Apple Overhauls iCloud for Windows with Support for Security Keys + More

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Valentine’s Day must be coming, as Apple is really showing Windows users some love this week. In addition to the release of standalone Apple Music and Apple TV apps, Apple has completely overhauled the iCloud experience for Windows users.

The new Apple Music and Apple TV apps not only signal that iTunes’ days are finally numbered; they also bring native Apple TV+ support to Windows users for the first time. Before now, the only way Windows users could enjoy Apple’s original programming was to open tv.apple.com in a browser. Now, Apple TV for Windows delivers the same capabilities that Mac users have been able to enjoy since Apple TV+ launched in 2019.

Along similar lines, Apple’s new iCloud for Windows update finally lets iPhone users who prefer to live in Microsoft’s world on their desktops enjoy much better security by unlocking the use of hardware security keys.

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You’ve been able to associate a Security Key with your Apple ID since iOS 16.3 came early last year. It’s a great way to ensure that only you can log in to your Apple ID, but the catch is that all the devices you use with your iCloud account have to support it. That means iOS 16.3, iPadOS 16.3, or macOS Ventura 13.2.

However, Apple users on Windows were left out of the party since iCloud for Windows didn’t support security keys. They could still enable it, but doing so would cut off their PCs from any access to iCloud.

Thankfully, Apple has addressed this in iCloud for Windows 15, as noted in an updated support document on using Security Keys with your Apple ID. This adds an extra layer to Apple’s Advanced Data Protection, which lets you end-to-end encrypt nearly everything in your iCloud account and has included Windows users since its inception, as it was added to iCloud for Windows 14.1 in December 2022.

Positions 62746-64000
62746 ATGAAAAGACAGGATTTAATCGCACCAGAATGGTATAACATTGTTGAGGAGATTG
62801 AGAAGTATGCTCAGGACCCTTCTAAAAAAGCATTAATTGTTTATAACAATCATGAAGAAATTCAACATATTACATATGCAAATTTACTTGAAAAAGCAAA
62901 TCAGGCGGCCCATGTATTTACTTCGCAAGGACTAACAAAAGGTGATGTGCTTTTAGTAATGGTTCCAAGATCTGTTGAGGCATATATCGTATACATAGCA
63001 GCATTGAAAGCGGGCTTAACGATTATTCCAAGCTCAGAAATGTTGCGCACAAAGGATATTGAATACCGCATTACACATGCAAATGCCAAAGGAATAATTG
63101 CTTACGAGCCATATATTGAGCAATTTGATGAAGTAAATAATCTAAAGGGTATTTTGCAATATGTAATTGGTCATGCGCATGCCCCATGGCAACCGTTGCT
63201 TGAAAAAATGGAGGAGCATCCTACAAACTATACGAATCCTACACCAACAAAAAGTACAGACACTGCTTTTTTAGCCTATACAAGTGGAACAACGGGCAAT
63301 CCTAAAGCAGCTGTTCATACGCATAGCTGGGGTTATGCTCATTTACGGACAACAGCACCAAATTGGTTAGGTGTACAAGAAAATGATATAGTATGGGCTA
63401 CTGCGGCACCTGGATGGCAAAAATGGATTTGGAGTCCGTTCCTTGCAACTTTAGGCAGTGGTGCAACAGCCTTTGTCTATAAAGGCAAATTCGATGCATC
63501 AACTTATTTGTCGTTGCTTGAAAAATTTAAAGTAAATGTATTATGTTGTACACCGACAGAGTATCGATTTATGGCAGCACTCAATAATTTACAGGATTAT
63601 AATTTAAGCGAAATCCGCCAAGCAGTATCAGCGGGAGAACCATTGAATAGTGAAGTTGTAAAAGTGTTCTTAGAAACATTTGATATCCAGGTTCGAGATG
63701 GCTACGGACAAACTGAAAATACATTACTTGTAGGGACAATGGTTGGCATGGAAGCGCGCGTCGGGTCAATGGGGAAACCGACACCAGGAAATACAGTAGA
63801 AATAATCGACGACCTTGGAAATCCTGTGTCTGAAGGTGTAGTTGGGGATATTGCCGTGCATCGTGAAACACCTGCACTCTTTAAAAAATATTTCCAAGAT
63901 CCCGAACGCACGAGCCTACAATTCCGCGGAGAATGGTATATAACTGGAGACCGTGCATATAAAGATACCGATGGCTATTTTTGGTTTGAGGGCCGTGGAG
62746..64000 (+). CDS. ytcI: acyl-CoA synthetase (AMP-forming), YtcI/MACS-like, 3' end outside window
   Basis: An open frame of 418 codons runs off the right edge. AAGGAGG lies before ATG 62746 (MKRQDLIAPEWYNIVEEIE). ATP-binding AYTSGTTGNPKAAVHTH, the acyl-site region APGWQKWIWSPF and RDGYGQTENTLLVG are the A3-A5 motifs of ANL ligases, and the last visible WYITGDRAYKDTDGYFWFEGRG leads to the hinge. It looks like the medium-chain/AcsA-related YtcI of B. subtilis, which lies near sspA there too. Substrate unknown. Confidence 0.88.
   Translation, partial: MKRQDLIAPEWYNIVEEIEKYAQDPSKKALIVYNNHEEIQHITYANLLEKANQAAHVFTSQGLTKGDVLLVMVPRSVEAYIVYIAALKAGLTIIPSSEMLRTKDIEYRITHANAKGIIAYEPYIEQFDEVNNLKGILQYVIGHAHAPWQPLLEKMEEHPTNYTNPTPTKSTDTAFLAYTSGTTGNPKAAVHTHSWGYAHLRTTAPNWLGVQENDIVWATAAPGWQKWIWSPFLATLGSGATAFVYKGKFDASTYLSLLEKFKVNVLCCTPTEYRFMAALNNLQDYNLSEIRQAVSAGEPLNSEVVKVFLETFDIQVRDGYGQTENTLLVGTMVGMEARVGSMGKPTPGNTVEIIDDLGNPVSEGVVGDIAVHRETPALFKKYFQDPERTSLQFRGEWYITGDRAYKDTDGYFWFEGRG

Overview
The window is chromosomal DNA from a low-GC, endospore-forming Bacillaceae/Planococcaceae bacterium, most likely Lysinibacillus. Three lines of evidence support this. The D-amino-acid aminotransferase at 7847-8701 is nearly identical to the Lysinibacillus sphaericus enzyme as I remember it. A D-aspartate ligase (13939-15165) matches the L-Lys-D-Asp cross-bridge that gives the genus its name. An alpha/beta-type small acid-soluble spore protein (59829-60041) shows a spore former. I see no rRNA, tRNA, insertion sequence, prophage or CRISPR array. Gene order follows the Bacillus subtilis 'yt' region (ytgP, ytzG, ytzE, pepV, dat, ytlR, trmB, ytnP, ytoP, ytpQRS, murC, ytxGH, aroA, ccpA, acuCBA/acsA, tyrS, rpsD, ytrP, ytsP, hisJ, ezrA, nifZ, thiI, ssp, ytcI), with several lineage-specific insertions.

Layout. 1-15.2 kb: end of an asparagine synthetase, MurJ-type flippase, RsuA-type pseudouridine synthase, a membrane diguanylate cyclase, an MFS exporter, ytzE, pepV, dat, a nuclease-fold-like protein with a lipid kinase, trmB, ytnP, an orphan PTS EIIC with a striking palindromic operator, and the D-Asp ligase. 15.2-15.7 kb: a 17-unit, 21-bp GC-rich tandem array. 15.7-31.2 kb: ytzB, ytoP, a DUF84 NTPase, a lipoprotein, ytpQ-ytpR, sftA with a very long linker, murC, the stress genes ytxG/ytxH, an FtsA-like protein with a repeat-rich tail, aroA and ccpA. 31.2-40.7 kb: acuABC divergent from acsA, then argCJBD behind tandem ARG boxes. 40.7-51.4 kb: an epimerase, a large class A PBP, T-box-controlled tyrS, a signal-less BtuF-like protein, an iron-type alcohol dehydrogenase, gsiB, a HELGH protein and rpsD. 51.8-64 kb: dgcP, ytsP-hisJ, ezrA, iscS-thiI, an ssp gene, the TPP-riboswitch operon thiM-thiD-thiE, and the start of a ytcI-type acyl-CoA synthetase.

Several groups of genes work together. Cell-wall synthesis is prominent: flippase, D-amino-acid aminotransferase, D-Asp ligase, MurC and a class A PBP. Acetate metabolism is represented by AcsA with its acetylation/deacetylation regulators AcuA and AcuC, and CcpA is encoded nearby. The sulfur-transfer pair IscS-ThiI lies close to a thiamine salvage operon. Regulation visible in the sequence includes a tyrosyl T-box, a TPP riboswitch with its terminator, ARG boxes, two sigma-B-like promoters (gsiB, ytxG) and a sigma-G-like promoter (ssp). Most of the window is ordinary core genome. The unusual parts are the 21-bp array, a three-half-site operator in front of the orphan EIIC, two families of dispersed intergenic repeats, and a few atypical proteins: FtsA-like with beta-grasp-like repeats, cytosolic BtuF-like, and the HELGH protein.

In addition to security improvements, iCloud for Windows 15 sports an entirely new design that’s more than just a fresh coat of paint. Let’s face it, prior versions looked like they were perpetually stuck in the bygone era of Windows 8, and the user experience was not just substandard — it was decidedly un-Apple-like, as if the Cupertino company was passive-aggressively trying to punish iPhone users for being on Windows.

That all changes with this latest version, which looks like a proper Windows app for the modern era, and also offers a much easier onboarding experience, faster photo syncing, and fewer nagging sign-in prompts. You’ll also be able to see the status of your iCloud sync.

Syncing contacts and calendars with Outlook has always been one of the pain points in iCloud for Windows, but Apple has promised this is much improved — as long as you’re running the latest version of Windows 11, which is 22H2 as of this writing.

Other than the new design, which is much nicer to look at, iCloud for Windows lets you plug iCloud Drive into Windows File Explorer, see your iCloud Photos in a folder view there as well, and even create iCloud Shared Albums like you can on your iPhone. The iCloud Passwords app, which was added to the suite in 2021, also gives you easy access to your iCloud Keychain, including your Passkeys, assuming you’re not already using an alternative password manager like 1Password or Sticky Password.

If you’re already using iCloud for Windows, you should get the version 15 update automatically, but if you’ve never tried it or uninstalled it in frustration and disgust, it’s worth checking out again.

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